The “Hack the Pentagon” event, the first “bug bounty” in the history of the federal government, attracted 1,410 computer-savvy Americans, according to the Defense Department. The program cost $150,000, with about half of that going to hackers.
“It’s not a small sum, but if we had gone through the normal process of hiring an outside firm to do a security audit and vulnerability assessment, which is what we usually do, it would have cost us more than $1 million,” Carter said during a short ceremony at the Pentagon.
“Beyond the security fixes we’ve made, we’ve built stronger bridges to innovative citizens who want to make a difference to our defense mission.”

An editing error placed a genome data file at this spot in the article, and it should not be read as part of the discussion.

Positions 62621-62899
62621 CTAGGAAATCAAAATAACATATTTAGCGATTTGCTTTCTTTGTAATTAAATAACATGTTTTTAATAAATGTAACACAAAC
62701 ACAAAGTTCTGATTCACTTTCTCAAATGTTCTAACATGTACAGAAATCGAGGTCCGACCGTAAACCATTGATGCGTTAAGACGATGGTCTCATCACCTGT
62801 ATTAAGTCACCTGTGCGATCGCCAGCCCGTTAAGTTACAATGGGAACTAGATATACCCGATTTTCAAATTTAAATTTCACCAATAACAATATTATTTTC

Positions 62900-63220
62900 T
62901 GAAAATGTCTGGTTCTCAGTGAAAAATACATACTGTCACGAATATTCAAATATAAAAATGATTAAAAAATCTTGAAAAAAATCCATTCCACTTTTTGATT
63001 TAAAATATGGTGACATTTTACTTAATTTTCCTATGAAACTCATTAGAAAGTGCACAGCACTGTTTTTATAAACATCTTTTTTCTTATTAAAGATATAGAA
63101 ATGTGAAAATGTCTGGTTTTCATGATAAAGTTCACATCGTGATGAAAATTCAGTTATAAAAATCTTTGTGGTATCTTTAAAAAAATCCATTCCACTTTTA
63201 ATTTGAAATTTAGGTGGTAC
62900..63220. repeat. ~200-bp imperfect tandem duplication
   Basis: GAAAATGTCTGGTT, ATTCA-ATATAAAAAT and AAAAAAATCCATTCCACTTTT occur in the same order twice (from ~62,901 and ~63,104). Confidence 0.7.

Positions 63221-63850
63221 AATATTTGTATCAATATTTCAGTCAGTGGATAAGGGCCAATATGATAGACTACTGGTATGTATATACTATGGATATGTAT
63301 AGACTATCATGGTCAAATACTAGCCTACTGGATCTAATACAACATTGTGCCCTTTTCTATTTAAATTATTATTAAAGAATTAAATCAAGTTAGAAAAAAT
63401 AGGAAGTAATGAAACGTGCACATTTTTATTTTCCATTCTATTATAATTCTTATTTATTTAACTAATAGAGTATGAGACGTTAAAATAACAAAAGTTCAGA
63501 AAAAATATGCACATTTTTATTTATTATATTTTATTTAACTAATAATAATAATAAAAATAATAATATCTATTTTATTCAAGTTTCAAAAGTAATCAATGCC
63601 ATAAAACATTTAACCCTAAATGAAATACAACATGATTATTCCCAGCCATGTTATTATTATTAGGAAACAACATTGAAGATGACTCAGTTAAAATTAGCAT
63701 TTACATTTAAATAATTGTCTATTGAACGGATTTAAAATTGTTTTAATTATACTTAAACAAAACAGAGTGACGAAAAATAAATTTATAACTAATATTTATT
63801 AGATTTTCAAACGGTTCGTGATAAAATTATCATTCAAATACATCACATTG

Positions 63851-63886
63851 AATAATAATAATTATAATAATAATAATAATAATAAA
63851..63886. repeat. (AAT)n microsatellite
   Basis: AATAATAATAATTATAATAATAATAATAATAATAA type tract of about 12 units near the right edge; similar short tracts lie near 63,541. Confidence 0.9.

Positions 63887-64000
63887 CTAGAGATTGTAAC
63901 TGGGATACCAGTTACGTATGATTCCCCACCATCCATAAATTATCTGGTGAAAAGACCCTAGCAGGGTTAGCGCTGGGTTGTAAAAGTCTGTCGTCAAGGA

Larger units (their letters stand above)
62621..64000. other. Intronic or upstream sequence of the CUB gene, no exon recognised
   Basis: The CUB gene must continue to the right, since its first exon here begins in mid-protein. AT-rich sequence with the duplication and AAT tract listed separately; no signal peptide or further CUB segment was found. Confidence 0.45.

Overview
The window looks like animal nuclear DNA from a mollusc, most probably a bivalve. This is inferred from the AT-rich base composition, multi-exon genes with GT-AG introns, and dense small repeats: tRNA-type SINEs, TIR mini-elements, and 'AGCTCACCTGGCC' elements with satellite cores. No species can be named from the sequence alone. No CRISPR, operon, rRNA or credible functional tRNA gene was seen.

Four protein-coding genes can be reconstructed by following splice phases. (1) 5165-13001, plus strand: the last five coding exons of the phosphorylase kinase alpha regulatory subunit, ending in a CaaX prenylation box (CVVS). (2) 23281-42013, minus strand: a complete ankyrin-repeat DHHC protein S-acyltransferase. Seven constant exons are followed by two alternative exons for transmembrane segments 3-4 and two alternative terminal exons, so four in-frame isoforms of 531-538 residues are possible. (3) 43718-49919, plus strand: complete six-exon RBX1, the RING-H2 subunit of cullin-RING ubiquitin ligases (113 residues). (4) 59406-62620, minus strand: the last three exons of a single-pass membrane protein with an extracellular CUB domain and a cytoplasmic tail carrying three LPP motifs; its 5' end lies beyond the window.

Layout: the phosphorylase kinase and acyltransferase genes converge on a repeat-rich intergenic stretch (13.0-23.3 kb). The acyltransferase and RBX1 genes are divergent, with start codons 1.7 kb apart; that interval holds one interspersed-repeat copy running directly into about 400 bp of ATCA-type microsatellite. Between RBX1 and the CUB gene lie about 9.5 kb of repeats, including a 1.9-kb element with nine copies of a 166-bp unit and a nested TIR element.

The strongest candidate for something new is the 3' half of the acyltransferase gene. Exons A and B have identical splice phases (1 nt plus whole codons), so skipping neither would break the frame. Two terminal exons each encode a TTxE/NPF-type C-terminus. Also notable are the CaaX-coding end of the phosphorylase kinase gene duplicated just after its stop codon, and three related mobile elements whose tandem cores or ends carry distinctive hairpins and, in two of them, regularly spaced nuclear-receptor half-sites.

The hackers were invited to find flaws with five public websites, including defense.gov, between April 18 and May 12.
During that period, the hackers reported 1,189 vulnerabilities, with 138 of them determined to be “legitimate, unique and eligible for a bounty.”
David Dworken, an 18-year-old recent high school graduate from the Washington area, appeared at the Pentagon ceremony alongside Carter and said he worked on finding bugs in his spare time.
Dworken said he has been participating in bug bounty programs since he was in the 10th grade, and plans to study computer science in college.
Although Dworken didn’t reap any financial awards — the flaws he found had already been reported by others — he said participating was “incredibly rewarding” in terms of networking.
“I’m just in high school. And I have recruiters contact me about internships over the summer,” he said.